NY top court OKs tax on online sellers like Amazon

Published on NewsOK Modified: March 28, 2013 at 3:12 pm •  Published: March 28, 2013
Advertisement
;

ALBANY, N.Y. (AP) — New York's highest court ruled Thursday the state can collect sales tax from out-of-state retailers, rejecting claims by Amazon.com and Overstock.com that the tax law violates the U.S. Constitution's Commerce Clause.

The Court of Appeals said in a 4-1 ruling that the 2008 amendment meets the U.S. Supreme Court test that the sellers have "a substantial nexus" with the taxing state. Taxes apply when the online retailers generate at least $10,000 in annual sales to New Yorkers from in-state websites that earn commissions by bringing in potential customers through links to the big retailers.

Amazon.com, with corporate offices in Washington state, has an "Associates Program" where others put such links on their websites. Overstock.com, based in Utah, suspended its similar "Affiliates" program in New York after the state statute was enacted.

"Through this statute, the Legislature has attached significance to the physical presence of a resident website owner. The decision to do so recognizes that, even in the Internet world, many websites are geared toward predominantly local audiences," Chief Judge Jonathan Lippman wrote. "Viewed in this manner the statute plainly satisfies the substantial nexus requirement."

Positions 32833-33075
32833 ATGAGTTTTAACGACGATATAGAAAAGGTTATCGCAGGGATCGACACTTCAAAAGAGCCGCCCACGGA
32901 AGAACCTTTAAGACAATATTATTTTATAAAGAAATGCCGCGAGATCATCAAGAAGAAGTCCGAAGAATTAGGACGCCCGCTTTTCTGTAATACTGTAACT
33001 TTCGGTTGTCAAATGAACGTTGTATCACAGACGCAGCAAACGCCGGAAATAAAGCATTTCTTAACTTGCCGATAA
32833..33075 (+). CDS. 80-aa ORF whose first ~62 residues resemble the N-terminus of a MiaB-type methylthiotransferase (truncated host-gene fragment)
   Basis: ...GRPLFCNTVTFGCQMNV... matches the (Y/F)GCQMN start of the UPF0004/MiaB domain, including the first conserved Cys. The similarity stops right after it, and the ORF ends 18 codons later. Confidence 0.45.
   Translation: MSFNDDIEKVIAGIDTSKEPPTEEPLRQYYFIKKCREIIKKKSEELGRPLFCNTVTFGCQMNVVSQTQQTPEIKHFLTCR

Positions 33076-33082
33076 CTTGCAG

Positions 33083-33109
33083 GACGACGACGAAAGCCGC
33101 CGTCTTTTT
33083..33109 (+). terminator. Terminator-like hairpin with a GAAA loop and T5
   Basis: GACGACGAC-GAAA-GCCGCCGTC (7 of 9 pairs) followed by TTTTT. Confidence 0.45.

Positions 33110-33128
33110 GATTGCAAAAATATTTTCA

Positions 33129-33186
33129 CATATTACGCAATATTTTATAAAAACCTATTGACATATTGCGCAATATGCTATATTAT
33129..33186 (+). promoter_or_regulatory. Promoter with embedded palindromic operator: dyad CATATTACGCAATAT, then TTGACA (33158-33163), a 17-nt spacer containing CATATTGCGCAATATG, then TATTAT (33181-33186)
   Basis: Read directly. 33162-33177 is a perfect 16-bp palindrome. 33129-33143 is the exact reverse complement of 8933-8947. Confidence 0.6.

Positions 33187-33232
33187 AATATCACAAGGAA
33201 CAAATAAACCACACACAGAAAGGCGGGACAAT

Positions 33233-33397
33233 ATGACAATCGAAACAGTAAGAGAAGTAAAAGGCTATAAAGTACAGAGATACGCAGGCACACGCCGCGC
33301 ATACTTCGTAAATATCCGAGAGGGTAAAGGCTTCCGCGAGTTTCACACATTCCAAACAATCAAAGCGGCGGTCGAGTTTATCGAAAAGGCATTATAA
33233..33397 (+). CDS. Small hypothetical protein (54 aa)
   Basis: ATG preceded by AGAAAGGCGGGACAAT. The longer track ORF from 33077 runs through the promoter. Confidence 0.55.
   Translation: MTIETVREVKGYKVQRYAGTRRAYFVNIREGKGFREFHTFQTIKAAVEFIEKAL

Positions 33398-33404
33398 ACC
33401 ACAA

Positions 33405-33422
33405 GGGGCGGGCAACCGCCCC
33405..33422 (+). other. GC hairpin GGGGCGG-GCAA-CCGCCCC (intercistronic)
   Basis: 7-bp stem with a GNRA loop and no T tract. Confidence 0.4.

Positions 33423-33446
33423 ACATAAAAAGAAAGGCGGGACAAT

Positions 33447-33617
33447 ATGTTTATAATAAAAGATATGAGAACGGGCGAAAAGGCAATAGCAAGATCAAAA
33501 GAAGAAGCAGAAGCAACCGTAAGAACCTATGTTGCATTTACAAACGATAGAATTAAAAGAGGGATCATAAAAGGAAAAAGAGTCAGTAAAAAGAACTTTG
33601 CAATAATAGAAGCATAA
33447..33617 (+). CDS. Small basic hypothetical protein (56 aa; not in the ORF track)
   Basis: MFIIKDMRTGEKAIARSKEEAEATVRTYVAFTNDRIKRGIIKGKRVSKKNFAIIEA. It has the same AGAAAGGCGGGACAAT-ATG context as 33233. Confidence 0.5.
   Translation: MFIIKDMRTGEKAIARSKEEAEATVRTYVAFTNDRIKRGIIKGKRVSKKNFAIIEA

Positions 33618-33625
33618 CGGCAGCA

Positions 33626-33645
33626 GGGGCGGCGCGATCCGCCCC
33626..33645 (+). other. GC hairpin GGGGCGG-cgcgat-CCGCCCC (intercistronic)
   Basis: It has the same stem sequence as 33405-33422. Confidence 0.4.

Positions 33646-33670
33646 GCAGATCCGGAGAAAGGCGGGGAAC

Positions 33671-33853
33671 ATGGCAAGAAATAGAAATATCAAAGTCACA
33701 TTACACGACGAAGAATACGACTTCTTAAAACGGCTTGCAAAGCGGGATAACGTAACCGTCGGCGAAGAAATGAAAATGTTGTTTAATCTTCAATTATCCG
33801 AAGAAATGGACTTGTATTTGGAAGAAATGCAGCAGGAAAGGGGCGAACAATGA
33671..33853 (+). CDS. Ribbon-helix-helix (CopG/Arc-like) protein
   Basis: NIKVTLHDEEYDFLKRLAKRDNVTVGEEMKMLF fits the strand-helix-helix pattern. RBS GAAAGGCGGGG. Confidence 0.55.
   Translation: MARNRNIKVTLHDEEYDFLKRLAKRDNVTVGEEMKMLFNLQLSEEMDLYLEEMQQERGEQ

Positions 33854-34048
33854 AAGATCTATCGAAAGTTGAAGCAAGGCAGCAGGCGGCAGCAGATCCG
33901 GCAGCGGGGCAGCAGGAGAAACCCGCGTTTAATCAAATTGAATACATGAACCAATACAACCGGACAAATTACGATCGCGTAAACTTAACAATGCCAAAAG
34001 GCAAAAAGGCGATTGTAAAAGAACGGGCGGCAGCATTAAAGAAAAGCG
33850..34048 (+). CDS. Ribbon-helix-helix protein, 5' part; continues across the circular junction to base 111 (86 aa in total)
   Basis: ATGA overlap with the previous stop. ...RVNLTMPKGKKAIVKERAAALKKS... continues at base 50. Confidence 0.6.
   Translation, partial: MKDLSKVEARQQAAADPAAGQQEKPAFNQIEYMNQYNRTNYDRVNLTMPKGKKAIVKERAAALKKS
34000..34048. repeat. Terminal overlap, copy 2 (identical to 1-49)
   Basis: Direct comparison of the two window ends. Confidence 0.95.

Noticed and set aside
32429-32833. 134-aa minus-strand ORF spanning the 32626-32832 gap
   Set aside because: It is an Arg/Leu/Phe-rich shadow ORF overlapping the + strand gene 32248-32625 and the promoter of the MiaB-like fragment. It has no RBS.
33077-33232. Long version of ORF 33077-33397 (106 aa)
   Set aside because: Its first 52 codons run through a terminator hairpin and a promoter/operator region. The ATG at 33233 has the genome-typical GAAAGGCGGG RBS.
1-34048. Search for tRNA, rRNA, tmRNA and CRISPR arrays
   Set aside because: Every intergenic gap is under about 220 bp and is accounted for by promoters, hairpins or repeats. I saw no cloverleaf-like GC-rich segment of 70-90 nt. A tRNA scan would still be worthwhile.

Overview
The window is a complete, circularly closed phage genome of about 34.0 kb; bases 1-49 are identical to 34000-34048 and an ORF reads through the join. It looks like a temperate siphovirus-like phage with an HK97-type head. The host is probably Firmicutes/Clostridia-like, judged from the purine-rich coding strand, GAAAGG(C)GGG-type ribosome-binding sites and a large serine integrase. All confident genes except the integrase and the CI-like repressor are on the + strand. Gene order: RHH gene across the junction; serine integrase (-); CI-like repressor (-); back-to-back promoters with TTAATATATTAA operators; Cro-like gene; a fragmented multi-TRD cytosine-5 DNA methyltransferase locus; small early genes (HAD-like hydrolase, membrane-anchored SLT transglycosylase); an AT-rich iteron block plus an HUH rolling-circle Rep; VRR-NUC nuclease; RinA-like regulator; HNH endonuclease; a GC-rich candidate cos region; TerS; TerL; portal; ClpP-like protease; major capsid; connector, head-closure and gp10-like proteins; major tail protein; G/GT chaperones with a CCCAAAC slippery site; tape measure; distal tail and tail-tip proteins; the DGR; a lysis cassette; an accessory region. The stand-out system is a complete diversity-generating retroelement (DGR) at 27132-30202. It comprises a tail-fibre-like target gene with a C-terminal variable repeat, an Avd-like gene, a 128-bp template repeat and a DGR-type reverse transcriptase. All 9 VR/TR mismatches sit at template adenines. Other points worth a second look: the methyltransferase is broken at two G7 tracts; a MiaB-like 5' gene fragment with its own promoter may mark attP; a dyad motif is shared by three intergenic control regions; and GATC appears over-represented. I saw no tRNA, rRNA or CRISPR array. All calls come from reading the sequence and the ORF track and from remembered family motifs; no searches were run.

"The bottom line is that if a vendor is paying New York residents to actively solicit business in this state, there is no reason why that vendor should not shoulder the appropriate tax burden," Lippman wrote. Judges Victoria Graffeo, Susan Read and Eugene Pigott Jr. agreed.

New York's sales tax is 4 percent and all its counties and New York City add an additional tax ranging from 3 percent to near 5 percent. Both apply to applicable Internet sales, according to the state Department of Taxation and Finance.

Tax Commissioner Thomas Mattox said the ruling affirms New York's approach to fair tax administration for both brick-and-mortar and Internet-based businesses. Since the law was implemented, it has resulted about $500 million of state and local sales taxes collected, representing about $6 billion of sales into New York, he said.

Continue reading this story on the...